New basics, new curriculum: making old schools 'new'

Stephens, Anne (2003) New basics, new curriculum: making old schools 'new'. In: Proceedings of the International Conference of the Middle Years of Schooling Association. From: Third International Conference of the Middle Years of Schooling Association, 8-10 May 2003, Brisbane. (Unpublished)

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[Extract] Schools are complex places. They are grand social institutions, situated in local places, the site of complex cultural struggles. In the schoolyard and in the classroom, individuals seek to find their identity mediating the images, messages and knowledges about their world. Simultaneously, issues of 'complex connectivity' (Tomlinson, 1999), the rapidly moving networks of 'interdependencies that characterise modern social life' (p. 4), place economic, political and environmental pressures from local, state, national and global realms, on schools. Pressures that are valued are welcomed and desirable, and enter through the front door. Devalued cultural entities, commonly misunderstood and considered devious by teachers and parents, arrive by jumping the fences, hitchhiking in backpacks, or as illegal downloads, and remain marginalised by the dominant authority but are often fiercely guarded within youth cultures being played out in the school yard and classrooms. Other sets of values may be forced upon a school and become included in the school's rhetoric, but excluded in the practice of the social rituals performed by the school community in school culture. Some of the significant choices schools make in their response to globalisation are the issues I examine in this paper. Is it morally correct or educationally valid that some schools fail to mediate complex connectivity? Is trying to insulate their structures, policies, curriculum and students from the impact of globalisation ethically and morally more destructive to local cultural and economic communities left to battle the impacts on their own? Or do schools open their doors, engage in multidimensional flows and attempt to make sense of "fluid, irregular shapes … that characterise international capital as deeply as they do international clothing styles" (Appadurai, 1996, p 7). Process analysis of marginalisation issues that emerge at the interfaces between global forces and local cultures reveals boundary judgements and effected consequences on the community or systems within those boundary perimeters. For the purposes of this paper, I have chosen to analyse two schools currently operating within the New Basics (NB) Queensland Middle School Renewal Trial. NB, I argue, is the embodiment of global, national, state and local connectivities, and therefore, a curriculum model designed for students and teachers to mediate the complexities of globalisation. The implementation of NB in the two schools shows how schools respond to globalization at the level of curriculum and pedagogical reform. One school has embraced the trial, providing leadership, resourcing and ideology to facilitate rapid and massive change, while the other has adopted a minimalist approach to implementation in an attempt to avoid and shelter the school from its full impact. This paper's analysis concludes by considering the consequences of each school's reaction and responses to the NB in the context of uncertain political realities in the future, and makes predictions of the schools' situated preparedness in the event of differing political outcomes.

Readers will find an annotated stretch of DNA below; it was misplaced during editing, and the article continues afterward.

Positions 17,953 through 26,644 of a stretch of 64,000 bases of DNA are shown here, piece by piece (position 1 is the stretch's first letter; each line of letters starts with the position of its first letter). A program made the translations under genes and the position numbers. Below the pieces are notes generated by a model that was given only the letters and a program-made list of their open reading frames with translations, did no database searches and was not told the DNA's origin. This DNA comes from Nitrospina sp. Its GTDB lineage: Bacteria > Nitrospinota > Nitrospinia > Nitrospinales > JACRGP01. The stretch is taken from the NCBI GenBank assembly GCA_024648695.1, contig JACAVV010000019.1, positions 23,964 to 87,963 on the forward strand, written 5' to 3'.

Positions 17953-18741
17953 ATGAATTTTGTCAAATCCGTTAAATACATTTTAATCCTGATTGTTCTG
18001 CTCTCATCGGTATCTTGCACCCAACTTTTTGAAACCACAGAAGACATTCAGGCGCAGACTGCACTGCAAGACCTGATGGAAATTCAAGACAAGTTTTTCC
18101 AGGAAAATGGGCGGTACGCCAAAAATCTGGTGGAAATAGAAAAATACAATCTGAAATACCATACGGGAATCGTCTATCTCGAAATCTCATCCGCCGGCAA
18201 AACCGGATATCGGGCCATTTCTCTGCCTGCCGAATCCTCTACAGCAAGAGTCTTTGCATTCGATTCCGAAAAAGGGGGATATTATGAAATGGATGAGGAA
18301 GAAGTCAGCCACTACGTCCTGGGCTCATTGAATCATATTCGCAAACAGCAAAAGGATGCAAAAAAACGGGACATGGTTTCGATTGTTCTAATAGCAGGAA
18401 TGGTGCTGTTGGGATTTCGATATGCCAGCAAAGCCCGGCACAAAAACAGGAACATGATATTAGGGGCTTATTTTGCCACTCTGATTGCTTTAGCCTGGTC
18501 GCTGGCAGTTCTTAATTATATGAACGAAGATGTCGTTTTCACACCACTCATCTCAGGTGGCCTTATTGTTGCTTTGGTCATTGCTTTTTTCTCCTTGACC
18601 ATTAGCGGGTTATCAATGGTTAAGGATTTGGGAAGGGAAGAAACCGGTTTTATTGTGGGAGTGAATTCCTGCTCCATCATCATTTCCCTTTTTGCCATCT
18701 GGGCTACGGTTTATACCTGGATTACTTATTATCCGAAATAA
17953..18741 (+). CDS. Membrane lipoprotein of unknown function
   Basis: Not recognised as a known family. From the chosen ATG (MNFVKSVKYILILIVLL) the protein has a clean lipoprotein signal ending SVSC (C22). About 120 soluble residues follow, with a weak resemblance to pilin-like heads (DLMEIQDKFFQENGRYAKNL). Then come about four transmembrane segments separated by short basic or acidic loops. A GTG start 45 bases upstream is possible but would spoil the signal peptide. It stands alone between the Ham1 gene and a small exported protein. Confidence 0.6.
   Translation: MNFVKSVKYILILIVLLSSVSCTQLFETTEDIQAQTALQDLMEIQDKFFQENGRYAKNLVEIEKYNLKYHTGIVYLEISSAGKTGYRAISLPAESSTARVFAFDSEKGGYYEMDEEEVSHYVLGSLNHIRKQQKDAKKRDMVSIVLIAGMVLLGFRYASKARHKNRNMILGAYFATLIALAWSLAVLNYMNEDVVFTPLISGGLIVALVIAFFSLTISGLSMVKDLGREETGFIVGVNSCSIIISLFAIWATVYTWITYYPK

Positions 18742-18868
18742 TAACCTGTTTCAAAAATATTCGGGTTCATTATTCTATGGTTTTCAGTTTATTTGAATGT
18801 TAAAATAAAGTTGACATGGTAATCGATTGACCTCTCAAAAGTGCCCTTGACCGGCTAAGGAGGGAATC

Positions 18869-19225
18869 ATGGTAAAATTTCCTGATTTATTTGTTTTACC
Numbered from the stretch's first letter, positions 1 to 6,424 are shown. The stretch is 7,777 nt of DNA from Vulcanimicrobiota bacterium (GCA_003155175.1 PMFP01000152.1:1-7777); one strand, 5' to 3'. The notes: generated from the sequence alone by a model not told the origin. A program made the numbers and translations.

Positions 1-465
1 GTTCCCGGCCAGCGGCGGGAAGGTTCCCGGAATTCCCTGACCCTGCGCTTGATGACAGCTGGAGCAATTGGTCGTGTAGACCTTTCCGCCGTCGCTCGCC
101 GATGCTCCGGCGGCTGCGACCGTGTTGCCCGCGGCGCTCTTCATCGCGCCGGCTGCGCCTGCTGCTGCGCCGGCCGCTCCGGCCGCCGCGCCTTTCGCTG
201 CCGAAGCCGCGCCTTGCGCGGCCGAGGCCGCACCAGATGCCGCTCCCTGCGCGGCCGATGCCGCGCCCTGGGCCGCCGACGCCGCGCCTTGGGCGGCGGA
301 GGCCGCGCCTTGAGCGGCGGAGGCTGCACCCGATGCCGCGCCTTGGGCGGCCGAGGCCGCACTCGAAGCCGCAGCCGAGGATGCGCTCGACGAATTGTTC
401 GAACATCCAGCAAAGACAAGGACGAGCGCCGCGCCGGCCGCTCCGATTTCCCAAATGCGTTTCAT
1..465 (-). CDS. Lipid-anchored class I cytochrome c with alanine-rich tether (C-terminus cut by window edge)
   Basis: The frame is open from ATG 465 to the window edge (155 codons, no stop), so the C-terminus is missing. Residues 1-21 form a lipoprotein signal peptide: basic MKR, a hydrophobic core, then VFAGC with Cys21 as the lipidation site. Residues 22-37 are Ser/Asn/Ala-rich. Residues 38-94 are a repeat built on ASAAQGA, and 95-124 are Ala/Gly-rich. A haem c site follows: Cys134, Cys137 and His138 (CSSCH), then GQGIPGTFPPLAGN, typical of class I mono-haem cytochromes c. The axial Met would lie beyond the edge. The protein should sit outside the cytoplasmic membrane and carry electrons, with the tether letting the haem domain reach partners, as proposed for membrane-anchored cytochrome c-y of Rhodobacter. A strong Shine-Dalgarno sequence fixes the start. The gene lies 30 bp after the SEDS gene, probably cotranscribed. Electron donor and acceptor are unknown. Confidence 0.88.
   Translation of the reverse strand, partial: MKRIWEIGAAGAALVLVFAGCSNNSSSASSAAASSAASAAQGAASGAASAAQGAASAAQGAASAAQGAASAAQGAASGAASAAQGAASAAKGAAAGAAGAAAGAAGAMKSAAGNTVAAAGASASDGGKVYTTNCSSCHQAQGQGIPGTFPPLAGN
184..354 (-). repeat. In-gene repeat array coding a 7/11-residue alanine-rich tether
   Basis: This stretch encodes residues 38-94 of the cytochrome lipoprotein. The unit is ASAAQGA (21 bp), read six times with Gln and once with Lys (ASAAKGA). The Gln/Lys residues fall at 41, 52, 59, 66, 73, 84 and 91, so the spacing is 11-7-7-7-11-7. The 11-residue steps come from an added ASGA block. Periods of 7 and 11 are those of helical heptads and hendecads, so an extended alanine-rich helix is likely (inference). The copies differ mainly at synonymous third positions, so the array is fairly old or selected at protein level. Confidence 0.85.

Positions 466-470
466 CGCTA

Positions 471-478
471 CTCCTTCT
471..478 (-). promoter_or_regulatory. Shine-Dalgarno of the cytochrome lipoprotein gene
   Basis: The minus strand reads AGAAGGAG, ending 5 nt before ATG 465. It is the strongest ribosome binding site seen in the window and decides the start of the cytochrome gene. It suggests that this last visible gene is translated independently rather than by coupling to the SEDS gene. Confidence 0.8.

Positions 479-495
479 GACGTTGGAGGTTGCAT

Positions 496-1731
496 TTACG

Item ID: 22044
Item Type: Conference Item (Non-Refereed Research Paper)
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Date Deposited: 10 Jul 2013 00:17
FoR Codes: 13 EDUCATION > 1303 Specialist Studies in Education > 130303 Education Assessment and Evaluation @ 50%
13 EDUCATION > 1302 Curriculum and Pedagogy > 130202 Curriculum and Pedagogy Theory and Development @ 50%
SEO Codes: 97 EXPANDING KNOWLEDGE > 970113 Expanding Knowledge in Education @ 100%
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